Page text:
Child support and parenting time are both contained within the Illinois Marriage and Dissolution of Marriage Act, but they are two separate statutes that are mostly decided independently of each other. While it is true that child support payments may be increased or decreased depending on the amount of time the paying parent spends with a child in shared parenting time scenarios, stopping one does not justify stopping the other.

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palatine divorce lawyerOver the course of many years of marriage, couples generally accumulate a large sum of money for retirement. Whether through careful saving and investment, working hard and earning a pension, or any combination of other investment strategies, Illinois couples depend upon their retirement plans to carry them throughout their later years. 

The prospect of divorce can feel very threatening to your retirement income, and rightfully so; marital assets must all be divided in divorce and this can leave both you and your spouse with more expenses and less resources. However, with careful planning, rigorous negotiation, and excellent legal representation, there are ways for you to protect your retirement goals during divorce. Here are three great steps to help you begin. 

Understand Your Retirement Plans and Administrative Rules

Couples often divide labor, leaving one spouse to manage certain parts of the household and one spouse to handle the rest. Finances are frequently managed by only one spouse, and if you are the spouse who is not very involved in handling money, now is the time to begin.

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palatine child support lawyerChild support payments help single and divorced parents cover child-related expenses. During these challenging times, financial assistance through child support is more important than ever. However, for various reasons, some parents stop paying child support. In some cases, a parent loses his or her job and can no longer afford support payments. Other parents are simply irresponsible or selfish and intentionally choose to ignore this important responsibility.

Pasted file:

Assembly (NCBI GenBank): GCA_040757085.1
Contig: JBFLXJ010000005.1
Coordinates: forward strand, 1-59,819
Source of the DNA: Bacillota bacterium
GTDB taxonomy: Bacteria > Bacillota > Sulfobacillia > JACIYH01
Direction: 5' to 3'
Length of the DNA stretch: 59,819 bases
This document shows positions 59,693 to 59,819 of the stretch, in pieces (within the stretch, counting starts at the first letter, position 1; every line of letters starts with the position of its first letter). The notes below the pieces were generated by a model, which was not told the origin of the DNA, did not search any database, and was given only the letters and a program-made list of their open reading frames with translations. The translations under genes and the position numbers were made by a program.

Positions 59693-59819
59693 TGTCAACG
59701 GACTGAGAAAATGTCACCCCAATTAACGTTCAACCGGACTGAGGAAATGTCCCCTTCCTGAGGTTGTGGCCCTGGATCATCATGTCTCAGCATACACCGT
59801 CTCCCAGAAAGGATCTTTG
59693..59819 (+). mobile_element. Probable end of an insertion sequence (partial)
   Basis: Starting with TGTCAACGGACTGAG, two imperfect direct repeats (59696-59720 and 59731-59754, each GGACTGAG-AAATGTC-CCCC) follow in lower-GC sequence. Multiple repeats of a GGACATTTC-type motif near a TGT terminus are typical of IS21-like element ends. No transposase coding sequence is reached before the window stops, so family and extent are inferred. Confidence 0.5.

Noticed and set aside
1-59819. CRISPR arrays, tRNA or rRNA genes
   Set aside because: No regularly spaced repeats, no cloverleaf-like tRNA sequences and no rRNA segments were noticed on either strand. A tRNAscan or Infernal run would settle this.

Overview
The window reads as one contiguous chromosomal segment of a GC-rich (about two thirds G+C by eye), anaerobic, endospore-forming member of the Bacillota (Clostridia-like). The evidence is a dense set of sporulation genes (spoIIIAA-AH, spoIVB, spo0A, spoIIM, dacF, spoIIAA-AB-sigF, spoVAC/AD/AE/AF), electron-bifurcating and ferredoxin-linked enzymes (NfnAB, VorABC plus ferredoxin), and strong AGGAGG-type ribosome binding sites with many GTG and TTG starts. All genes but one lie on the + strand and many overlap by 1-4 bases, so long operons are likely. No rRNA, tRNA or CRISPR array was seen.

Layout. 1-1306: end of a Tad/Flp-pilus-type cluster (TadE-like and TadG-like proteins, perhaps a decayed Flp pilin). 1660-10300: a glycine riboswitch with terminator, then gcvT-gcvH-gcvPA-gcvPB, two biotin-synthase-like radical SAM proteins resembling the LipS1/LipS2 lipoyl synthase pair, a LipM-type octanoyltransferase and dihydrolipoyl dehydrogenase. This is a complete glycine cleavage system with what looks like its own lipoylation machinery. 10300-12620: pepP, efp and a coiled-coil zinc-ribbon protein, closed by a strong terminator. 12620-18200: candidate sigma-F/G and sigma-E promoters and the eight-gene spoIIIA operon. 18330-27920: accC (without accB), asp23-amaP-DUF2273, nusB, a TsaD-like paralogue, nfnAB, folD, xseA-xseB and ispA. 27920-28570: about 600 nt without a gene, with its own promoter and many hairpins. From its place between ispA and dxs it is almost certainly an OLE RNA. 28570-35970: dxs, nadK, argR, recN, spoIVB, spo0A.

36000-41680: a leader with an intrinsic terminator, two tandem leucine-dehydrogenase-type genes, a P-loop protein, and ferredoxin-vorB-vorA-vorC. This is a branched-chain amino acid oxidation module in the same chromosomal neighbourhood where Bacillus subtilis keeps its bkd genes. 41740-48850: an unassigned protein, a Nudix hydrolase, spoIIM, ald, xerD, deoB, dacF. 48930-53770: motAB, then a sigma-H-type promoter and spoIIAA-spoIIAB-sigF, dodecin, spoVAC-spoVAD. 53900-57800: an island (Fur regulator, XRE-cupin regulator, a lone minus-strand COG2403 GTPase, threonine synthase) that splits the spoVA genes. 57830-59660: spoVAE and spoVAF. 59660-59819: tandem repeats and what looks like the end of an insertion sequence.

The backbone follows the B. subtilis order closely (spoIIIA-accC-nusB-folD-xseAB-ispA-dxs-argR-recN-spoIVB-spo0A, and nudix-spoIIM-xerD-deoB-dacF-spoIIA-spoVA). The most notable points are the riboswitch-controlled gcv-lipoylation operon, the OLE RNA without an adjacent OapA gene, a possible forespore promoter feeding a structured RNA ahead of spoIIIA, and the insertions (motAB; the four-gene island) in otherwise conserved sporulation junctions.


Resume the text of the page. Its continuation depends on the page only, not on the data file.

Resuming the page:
Whatever the cause, non-payment of child support is not taken lightly by Illinois Courts.

What to Do When a Parent Cannot or Will Not Pay Child Support

If you are an obligor, or payer, or child support and you cannot afford your current child support obligation, do not simply stop paying. The Court can take adverse actions against you, which will only make your situation worse. Depending on your circumstances, you may qualify for a child support order modification. For example, if you were laid off from your job and are genuinely trying to get a new job, you may be able to reduce your obligation for the time being.

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Introducing The Law Office of Nicholas W. Richardson


Nicholas W. Richardson is an experienced divorce lawyer and mediator whose comprehensive legal knowledge, commitment to clients and reputation for results bring lasting solutions to your problems.